ON ALL FRONTS: Talk about multiple personality disorder: Noomi Rapace is getting ready to play septuplets in the sci-fi thriller “What Happened to Monday.”
“I know, it’s insane,” she said at the Givenchy men’s show in Paris on Friday. “But yeah, I’m pretty much going to play seven identical sisters and I don’t know — nobody’s done it before. How do you do it? How do you have, like, seven personalities?”
Rapace is helping to rewrite the original script, in which the siblings were male, and shooting should start in early summer. “I’m really excited. I love to be challenged and to kind of put myself out in a no man’s land,” the “Prometheus” star said.
The Swedish actress made a beeline to greet Angel Haze, who confessed to feeling bleary-eyed after performing at an Adidas party the night before. The U.S. rapper leaked her album “Dirty Gold” on SoundCloud last month, forcing her record label to advance its release date, and is now embarking on a U.K. and U.S. tour.
“It feels good because I made a decision for myself, you know, and consequently made my label make a decision that they couldn’t come to, and now, it’s just on me to work my ass off and deliver the record,” she said.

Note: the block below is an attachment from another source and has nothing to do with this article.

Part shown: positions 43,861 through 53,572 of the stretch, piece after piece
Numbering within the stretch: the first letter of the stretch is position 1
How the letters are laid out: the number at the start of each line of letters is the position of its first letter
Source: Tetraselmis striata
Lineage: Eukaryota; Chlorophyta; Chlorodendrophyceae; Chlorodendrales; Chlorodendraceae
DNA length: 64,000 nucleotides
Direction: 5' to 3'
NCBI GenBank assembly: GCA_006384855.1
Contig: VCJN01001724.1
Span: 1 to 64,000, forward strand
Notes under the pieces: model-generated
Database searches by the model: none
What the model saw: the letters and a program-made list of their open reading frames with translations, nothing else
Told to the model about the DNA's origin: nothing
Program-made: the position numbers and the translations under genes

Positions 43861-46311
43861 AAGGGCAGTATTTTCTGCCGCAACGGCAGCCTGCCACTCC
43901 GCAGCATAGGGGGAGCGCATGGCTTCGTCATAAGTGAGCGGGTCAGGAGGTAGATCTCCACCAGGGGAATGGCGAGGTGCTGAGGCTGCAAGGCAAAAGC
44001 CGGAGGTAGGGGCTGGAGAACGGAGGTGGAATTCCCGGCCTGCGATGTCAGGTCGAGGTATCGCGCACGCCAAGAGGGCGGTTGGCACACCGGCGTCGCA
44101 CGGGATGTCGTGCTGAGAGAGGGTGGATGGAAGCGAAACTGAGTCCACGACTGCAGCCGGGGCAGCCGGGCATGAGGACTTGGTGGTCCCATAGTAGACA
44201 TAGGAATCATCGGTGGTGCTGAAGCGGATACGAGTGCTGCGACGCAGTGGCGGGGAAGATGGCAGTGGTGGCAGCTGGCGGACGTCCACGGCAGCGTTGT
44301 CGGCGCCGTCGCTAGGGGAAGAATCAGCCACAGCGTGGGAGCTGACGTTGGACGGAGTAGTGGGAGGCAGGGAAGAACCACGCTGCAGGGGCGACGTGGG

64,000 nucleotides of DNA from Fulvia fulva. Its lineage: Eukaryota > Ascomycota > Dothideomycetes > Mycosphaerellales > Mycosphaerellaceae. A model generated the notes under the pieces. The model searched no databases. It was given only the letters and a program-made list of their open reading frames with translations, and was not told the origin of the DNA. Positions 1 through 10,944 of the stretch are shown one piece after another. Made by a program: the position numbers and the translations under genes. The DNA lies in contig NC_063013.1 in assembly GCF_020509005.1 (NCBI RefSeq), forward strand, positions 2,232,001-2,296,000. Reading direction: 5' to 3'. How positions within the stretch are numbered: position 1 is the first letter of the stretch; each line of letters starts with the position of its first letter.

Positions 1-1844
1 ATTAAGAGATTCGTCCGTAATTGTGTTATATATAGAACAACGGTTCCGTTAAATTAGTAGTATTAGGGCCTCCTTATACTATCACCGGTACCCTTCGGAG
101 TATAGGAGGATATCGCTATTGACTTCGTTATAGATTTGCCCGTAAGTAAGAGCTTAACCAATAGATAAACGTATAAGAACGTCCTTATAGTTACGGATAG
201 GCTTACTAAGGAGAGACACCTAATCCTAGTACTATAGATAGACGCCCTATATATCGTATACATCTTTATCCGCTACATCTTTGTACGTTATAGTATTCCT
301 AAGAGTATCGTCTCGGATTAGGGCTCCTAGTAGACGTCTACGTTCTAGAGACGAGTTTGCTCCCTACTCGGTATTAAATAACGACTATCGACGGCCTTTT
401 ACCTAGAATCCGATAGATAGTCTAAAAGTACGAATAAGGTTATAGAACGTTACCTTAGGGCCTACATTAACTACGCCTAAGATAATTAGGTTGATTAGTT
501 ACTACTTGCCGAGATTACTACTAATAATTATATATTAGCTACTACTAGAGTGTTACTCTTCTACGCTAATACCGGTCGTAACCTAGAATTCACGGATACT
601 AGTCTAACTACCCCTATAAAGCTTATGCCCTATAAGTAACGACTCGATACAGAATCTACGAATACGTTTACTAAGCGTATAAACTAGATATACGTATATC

The show drew an eclectic crowd including Kanye West, Amanda Lear, Salim Kechiouche, Ladyfag, Bao Bao Wan and New York Giants receiver Victor Cruz, who reported he was recovering from his recent injury. “My knee is doing very well. It’s responding properly and rehab has been going well, so it feels good,” he said.
Leon Else was preparing to make his stage debut in London next week after rising to fame on MySpace. “I’m just trying to take each day as it comes,” the “Protocol” singer said. “So I’m going to enjoy today, you know, not let the nerves creep in, because I am nervous, I will be nervous.”
Bobby Gillespie said he was obsessed with writing another hit record. “It’s a mantra. Every day I get up, ‘I must write a hit. I must write a hit,’” the Primal Scream frontman said. But he won’t be locking himself in a country manor for inspiration.
“I think to write a rock ‘n’ roll song, you need to be in a city,” he argued. “I think rock ‘n’ roll should be the sound of panic and excitement and ecstasy, and it can be kind of violent and paranoid and sexual, so maybe it needs that kind of big-city paranoia and energy.”